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National Leadership Roundtable

on Church Management


March 2013

Leadership Roundtable offers insight in run up to papal conclave
The Leadership Roundtable offered prayers for Pope Francis.

When news broke that Cardinals had selected Pope Francis as the next leader of the Catholic Church, the Leadership Roundtable joined with fellow Catholics in welcoming the new Holy Father. "Service, humility, advocacy for the poor, mercy, prayerfulness, simplicity and grace: these are among the immediately evident characteristics of the new leader of the Catholic Church, Pope Francis," Kerry Robinson, executive director of the Leadership Roundtable, wrote following Pope Francis's election.


In the days leading up to the papal election, the Leadership Roundtable was a go-to source for many of the journalists and media organizations exploring how the next pope might handle the managerial challenges he would inherit. Below are quotes from articles featuring the Leadership Roundtable. 


Click here to read more about these stories, and to see a sampling of the countless articles, op-eds, commentaries, and other posts in which management, governance, and best practices were discussed as key themes of the conclave.


If The Catholic Church Were A Business, How Would You Fix It?

Because each diocese makes most of its own business decisions, "the church is missing out on purchasing power, procurement, economy of scale," says Kerry Robinson, director of the National Leadership Roundtable on Church Management.

Pondering a pope and the gender divide


Robinson and her colleagues suggested reviewing what percentage of major leadership roles in the Vatican and its advisory councils are held by women and then focusing on appointing women to more of those positions. They also proposed appointing women to high-visibility jobs in the Vatican diplomatic corps or press operation. Robinson described the meetings as "cordial, warm, and engaging," and said cardinals expressed "genuine interest and desire to respond to this."

Pope will need vision, leadership to turn around church, management experts say 


Michael Brough, director of engagement at the National Leadership Roundtable on Church Management, a group of Catholic laypeople, priests and bishops who promote best practices in the church, said the new Pope could surround himself with experts to improve the church's financial management.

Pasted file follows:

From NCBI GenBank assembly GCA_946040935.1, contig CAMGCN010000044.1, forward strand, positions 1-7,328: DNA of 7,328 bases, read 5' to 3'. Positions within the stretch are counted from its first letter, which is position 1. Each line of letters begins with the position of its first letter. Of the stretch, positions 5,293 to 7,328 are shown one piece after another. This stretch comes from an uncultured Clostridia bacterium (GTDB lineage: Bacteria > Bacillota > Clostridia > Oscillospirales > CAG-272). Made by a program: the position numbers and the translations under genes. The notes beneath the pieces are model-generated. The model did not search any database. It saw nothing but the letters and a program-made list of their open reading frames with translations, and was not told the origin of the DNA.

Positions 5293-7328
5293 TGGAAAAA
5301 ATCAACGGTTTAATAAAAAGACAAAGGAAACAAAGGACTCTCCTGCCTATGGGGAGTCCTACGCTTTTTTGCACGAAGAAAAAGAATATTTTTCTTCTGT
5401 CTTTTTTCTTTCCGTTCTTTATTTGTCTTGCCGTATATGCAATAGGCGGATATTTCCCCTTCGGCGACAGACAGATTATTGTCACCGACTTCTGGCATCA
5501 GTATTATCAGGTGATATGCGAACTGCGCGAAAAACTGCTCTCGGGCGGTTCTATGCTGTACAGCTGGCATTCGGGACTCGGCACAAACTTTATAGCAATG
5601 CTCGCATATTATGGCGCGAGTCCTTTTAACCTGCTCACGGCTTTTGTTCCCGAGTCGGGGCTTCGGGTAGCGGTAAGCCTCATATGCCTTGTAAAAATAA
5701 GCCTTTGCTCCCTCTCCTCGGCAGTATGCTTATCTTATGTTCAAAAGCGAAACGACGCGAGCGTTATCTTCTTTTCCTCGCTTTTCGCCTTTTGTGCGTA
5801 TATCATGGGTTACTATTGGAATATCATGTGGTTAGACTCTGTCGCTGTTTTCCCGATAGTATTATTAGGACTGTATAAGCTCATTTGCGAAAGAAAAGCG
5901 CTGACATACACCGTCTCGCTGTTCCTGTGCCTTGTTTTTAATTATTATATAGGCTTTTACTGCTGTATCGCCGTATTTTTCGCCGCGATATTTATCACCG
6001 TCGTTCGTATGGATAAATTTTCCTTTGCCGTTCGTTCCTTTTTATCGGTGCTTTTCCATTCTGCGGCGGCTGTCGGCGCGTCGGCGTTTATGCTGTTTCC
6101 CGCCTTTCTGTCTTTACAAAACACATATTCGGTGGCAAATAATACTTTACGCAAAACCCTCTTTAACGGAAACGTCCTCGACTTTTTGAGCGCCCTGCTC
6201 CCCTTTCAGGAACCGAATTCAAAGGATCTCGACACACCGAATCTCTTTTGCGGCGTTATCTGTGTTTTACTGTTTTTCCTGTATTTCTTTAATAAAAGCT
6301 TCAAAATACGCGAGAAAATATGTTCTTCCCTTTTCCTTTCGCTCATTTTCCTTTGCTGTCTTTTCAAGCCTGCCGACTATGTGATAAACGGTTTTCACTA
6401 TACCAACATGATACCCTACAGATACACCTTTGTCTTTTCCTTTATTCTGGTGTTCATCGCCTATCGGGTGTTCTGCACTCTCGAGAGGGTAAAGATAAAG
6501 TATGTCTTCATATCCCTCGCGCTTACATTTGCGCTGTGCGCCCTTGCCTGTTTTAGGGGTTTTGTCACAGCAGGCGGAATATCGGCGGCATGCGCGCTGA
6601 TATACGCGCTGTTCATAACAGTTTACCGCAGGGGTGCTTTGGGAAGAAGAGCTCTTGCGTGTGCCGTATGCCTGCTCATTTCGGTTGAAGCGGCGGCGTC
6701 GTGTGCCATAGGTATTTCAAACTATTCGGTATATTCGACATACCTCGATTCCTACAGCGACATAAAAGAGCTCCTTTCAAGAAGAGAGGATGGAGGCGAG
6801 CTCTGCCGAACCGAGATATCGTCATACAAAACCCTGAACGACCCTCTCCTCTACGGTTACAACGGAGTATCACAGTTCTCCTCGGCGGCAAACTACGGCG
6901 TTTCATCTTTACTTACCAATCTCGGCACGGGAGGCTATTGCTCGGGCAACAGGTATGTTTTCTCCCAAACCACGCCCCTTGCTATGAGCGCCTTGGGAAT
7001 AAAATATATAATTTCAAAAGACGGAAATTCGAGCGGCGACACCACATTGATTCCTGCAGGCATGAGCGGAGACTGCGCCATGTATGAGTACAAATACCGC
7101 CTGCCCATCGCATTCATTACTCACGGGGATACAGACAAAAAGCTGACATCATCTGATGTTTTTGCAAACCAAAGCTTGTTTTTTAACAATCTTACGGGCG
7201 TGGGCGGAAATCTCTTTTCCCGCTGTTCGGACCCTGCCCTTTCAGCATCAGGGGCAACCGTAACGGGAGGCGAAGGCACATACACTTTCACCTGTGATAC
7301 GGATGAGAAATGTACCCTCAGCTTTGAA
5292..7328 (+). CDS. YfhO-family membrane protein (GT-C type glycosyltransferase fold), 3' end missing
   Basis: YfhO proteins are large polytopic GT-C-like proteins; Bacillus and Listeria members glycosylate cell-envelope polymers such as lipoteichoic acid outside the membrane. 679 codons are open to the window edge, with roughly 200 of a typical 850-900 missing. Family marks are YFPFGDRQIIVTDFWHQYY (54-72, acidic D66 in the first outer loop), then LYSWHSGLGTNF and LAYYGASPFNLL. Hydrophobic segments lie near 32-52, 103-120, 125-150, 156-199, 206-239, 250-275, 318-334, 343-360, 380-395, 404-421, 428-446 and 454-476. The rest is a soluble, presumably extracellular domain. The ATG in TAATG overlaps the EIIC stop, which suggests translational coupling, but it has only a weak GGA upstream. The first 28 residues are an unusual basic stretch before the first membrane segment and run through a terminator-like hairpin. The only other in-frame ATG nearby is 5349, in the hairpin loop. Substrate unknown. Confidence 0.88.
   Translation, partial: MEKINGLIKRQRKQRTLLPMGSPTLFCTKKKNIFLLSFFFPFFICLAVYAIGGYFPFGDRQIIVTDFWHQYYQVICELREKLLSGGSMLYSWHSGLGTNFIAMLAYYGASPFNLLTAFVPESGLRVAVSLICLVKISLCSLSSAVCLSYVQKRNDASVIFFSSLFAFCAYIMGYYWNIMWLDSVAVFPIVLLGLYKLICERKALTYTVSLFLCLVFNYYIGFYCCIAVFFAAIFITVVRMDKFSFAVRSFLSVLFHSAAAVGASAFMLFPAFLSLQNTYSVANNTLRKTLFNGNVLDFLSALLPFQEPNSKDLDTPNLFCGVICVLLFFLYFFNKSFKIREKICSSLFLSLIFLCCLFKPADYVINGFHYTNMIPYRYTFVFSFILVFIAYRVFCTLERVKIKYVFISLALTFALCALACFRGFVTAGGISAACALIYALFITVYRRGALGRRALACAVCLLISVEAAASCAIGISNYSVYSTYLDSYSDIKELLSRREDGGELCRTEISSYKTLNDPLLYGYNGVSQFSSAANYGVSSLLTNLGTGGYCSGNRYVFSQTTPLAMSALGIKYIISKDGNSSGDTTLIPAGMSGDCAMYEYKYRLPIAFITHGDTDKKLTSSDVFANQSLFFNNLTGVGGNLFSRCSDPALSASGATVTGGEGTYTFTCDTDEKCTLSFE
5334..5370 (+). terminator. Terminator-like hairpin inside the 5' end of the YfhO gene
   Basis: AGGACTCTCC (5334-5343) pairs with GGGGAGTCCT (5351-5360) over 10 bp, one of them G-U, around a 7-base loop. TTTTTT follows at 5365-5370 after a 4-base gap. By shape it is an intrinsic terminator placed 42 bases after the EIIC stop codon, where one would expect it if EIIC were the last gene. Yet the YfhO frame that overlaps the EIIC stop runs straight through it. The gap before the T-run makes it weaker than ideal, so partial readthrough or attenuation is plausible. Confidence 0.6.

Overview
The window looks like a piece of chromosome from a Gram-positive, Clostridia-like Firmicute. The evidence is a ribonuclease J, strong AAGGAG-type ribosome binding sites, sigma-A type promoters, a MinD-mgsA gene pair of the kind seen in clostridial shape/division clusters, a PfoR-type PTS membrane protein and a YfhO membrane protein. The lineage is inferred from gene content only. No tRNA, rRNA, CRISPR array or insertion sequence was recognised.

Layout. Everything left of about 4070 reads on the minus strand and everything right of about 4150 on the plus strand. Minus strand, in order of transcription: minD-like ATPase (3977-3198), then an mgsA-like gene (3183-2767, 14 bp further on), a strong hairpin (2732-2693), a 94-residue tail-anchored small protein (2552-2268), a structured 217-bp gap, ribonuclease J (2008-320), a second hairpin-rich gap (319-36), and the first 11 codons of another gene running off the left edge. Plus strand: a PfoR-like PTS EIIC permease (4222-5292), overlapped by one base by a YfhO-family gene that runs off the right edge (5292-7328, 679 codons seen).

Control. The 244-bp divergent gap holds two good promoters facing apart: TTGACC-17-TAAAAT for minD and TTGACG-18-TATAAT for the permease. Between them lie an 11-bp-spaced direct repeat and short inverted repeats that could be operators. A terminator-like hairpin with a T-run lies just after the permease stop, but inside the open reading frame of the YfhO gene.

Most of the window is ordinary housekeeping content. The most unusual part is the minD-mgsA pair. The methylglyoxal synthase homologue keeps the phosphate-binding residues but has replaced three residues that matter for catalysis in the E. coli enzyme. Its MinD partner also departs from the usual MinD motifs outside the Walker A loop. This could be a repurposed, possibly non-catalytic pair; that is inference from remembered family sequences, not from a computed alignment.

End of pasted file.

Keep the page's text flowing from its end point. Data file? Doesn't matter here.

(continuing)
"If an institution has good financial controls, transparency and accountability, a lot of financial areas can be improved," Brough said.

Wanted by American nuns: A pope who listens to and appreciates female leadership

"For the church to thrive, we must take seriously the role of women and create opportunities to elevate women to positions of meaningful leadership in the church, even in the Roman Curia," says Kerry Robinson, executive director of the National Leadership Roundtable on Church Management. "Pope Benedict XVI's successor would do well to recognize that the church is impoverished when we do not avail ourselves of the full gifts and talents of women."

Management focus of special sessions at Mid-Atlantic Congress 

The National Leadership Roundtable on Church Management hosted 18 workshops for participants to learn about best management practices at the Mid-Atlantic Congress for Pastoral Leadership in Baltimore last week, including a special daylong event exclusively for US bishops. The event's host, Baltimore's Archbishop William Lori, approached the Leadership Roundtable to develop and lead these sessions, and the Leadership Roundtable worked directly with bishops to create the day's program, responding personally to their unique managerial challenges.


Most Rev. John Barres, bishop of the Diocese of Allentown, was one of over a dozen bishops to attend the workshop on church management, an opportunity for bishops to collaborate with their peers and senior lay executives about ways to enhance the management structures and processes in their dioceses. Following the opening prayer, Lt. Gen. (Ret.) James Dubik, a Leadership Roundtable trustee, offered insight on leadership lessons he learned from his career in the US Army. Bishops spent most of the day in small groups with lay facilitators exploring topics such as strengthening Catholic schools, collaboration, strategic planning, communications, and finance. READ MORE HERE.

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